A useful representation of the bit (flag) pattern worth reproducing with a few modifications here (see full article here):

Code:
 |------file mode------|
 |                     |
 |
 |       |----full-----|
         |
 |-type| |   |--basic--|
 |     | |   |         |
 oo0 000 000 000 000 000
       -     rwx rwx rwx
       -     421 421 421 (Bit value for octal sums)*
 ... ... ... ... ... ...
    |     |   |   |   |
    |     |   |   |   |---- rwx for other
    |     |   |   |
    |     |   |   |-------- rwx for group
    |     |   |
    |     |   |------------ rwx for user
    |     |
    |     |---------------- set uid, set gid, sticky bit
    |
    |---------------------- file type: regular (-)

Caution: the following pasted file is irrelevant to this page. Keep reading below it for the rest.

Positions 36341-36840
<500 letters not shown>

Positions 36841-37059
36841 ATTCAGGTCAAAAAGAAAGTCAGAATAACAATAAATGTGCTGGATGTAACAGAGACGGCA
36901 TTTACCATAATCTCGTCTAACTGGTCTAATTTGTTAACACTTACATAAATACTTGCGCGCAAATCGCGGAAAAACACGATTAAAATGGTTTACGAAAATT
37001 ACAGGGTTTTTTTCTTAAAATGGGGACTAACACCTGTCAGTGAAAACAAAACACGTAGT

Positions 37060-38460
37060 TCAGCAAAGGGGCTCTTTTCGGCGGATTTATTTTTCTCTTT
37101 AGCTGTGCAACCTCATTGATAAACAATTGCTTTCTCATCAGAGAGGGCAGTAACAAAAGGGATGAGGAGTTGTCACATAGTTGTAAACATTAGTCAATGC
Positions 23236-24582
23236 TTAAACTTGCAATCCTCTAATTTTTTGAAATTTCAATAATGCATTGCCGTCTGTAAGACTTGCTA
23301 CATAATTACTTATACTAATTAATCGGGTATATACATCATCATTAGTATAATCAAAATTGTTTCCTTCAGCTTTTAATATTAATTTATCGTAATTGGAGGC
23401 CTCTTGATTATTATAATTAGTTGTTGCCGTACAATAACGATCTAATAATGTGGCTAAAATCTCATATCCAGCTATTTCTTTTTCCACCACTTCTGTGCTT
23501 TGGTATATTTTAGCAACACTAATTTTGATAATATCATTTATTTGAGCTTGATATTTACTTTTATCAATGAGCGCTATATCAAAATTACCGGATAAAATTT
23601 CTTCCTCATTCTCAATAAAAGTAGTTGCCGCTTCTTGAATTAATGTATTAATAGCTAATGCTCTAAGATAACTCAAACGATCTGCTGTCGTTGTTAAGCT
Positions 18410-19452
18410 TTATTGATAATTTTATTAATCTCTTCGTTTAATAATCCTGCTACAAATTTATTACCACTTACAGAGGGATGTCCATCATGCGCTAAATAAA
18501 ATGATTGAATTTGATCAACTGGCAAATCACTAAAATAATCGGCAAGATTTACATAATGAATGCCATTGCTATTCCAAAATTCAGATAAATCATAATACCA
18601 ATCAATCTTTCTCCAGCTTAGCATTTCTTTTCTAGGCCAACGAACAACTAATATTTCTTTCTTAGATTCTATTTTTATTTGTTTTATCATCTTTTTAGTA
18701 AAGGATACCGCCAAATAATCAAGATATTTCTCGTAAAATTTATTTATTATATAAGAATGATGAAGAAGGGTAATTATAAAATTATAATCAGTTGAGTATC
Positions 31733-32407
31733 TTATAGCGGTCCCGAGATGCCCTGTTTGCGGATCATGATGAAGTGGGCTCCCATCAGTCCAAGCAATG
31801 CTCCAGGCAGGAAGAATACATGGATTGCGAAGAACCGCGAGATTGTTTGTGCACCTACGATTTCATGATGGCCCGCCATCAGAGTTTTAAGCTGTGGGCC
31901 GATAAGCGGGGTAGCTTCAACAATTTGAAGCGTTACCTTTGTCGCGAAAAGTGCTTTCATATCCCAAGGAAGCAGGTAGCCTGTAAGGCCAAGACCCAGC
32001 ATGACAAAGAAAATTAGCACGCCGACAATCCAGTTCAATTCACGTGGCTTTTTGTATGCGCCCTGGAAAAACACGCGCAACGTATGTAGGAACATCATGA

directory (d)
                                       character special (c)
                                       block special (b)
                                       fifo (p)
                                       symbolic link (l)
                                       socket (s)

* Flag -> Octal
  =============
  rwx     7 (4+2+1)
  rw-     6 (4+2)
  r-x     5 (4+1)
  r--     4
  ---     0
Learn the equivalence between octal representation (0-7) and flags (r,w,x) and how they appear in different contexts. It is easy and intuitive once you think about it a little! And it is all important to using a Unix like OS!

Here is another easy to read and complete article on Unix file permissions that expands on these ideas, hope it helps!

And I agree with smallpond - just ask your questions here and you will have a thousand mentors!